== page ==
The Best Way to Buy into Colorado’s Newest Lode
11/16/2011 2:00 pm EST
Big news out of Anadarko Petroleum (APC) on November 14. The company announced a huge new reserve in Colorado’s Niobrara shale formation estimated to hold up to 1 billon barrels of recoverable oil.
But the best way to take advantage of that—and the expansion of Anadarko’s increasing oil shale production in general—isn’t to buy Anadarko. The euro debt crisis and fears of a global economic slowdown are likely to keep oil stocks from moving up in the next six months or so.
Instead, I’d look to Western Gas Partners (WES), a master limited partnership set up by Anadarko in 2008 to manage existing gas gathering systems, gas treatment plants, and natural gas and oil pipelines—and to build new ones.
Western Gas Partners will see higher revenue and earnings as it transports the increasing volumes of oil liquids and natural gas being produced by the boom in oil and gas production from shale formations in Wyoming, Utah, Colorado, and Texas.
Unlike Anadarko shares, which pay a dividend yield of just 0.45%, units of Western Gas Partners pay a dividend of 4.4%. I think the units also offer good potential for capital appreciation—as more wells in the areas served by Western Gas Partners plants and pipelines go into production, the partnership will see rising volumes through its system and increasing cash flow.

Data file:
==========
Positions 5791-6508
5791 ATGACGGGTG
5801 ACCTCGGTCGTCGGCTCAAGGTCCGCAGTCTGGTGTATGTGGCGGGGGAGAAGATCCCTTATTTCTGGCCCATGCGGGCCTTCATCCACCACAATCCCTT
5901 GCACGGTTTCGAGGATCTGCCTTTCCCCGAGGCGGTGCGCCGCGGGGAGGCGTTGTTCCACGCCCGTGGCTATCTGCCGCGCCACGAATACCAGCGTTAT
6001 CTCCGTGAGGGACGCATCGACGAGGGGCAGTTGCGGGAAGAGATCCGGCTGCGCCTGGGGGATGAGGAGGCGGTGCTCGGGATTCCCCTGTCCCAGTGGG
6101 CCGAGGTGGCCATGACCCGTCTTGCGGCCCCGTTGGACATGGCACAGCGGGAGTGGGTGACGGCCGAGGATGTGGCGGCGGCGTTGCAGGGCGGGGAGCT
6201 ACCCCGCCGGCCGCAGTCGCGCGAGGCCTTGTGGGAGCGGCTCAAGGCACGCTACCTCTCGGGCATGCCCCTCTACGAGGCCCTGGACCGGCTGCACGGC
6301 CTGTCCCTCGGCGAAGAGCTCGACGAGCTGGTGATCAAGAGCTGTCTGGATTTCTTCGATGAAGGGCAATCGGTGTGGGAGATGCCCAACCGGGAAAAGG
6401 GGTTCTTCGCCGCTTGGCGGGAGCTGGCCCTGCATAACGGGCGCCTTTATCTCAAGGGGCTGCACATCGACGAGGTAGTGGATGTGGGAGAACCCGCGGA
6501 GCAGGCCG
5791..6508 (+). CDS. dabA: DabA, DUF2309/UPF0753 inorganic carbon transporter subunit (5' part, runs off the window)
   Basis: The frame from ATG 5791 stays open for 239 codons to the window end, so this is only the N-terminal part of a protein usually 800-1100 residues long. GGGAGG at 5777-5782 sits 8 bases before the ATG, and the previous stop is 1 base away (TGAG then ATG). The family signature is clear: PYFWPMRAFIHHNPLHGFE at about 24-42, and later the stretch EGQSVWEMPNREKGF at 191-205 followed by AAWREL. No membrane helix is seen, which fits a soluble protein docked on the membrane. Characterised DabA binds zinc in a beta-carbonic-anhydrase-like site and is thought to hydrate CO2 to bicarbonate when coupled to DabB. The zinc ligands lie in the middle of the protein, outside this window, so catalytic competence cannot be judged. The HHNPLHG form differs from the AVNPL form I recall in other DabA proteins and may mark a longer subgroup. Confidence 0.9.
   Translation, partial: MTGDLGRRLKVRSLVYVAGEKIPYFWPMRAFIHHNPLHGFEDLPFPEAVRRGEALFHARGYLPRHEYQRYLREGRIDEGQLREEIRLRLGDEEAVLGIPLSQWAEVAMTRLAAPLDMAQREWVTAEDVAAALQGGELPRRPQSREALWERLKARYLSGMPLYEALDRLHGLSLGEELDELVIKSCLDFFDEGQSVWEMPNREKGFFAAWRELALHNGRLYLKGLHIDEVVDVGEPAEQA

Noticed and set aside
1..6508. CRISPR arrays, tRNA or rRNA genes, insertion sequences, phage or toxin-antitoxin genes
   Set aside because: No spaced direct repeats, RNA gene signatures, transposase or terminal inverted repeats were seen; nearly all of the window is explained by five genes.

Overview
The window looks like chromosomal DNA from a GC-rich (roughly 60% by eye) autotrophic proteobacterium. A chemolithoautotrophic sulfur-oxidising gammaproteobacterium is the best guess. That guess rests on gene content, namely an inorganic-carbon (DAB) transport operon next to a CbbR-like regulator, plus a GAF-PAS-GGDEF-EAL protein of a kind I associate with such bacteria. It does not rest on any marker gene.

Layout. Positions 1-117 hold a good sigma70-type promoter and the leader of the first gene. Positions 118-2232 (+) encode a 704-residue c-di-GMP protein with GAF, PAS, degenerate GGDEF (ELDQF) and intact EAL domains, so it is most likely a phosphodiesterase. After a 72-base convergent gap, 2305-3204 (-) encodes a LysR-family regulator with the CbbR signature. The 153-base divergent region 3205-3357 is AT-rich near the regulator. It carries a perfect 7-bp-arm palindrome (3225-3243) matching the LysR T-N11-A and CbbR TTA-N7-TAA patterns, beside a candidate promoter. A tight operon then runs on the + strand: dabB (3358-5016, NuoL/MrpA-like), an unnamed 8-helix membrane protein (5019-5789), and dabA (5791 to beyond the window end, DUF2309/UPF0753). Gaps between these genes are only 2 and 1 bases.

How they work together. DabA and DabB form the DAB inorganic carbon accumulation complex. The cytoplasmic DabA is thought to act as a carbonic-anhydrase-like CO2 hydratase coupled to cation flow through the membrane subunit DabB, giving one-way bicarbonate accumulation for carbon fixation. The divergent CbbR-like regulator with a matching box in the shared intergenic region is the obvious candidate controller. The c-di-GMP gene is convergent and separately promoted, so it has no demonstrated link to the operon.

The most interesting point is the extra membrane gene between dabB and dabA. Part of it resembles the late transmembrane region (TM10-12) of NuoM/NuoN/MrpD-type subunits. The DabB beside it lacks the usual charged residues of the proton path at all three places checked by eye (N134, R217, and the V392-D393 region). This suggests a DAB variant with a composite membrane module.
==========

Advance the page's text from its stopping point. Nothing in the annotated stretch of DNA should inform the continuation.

Credit Suisse projects that EBITDA (earnings before interest payments, taxes, depreciation, and amortization) will climb to $256 million in 2011 and $301 million in 2012, from $186 million in 2010. That will let the partnership increase distributions per unit to $1.65 in 2011 and $1.89 in 2012, Credit Suisse projects, up from $1.44 in 2010. The partnership raised the distribution by 4% on October 12 for unitholders of record on October 31.
Anadarko owns about 43% of the limited partnership units, and the oil company has said that it expects to own 33% to 50% of Western Gas Partners over time. (If you’re new to the world of master limited partnerships, there are some tax wrinkles that you should understand before you buy. I’d suggest this article from Investopedia to get started and then this long post from William Baldwin of Forbes to dive deeper)
The units traded for $36.12 as of 12:30 p.m. New York time on November 16. I think $40 is a reasonable 12-month target price.
Add that 10% price appreciation to the 4.4% dividend and you’re looking at 14.4% return in a year. As of today, November 16, I’m adding them to my Jubak’s Picks portfolio.
(The yield’s not quite as high as I’d like for a pick in my dividend income portfolio. But the potential total return makes this a good low risk pick for the Jubak’s Picks portfolio in a risky stock market .)
Full disclosure: I don’t own shares of any of the companies mentioned in this post in my personal portfolio. The mutual fund I manage, Jubak Global Equity Fund, may or may not now own positions in any stock mentioned in this post. The fund did not own shares of any stock mentioned in this post as of the end of September. For a full list of the stocks in the fund as of the end of September, see the fund’s portfolio here.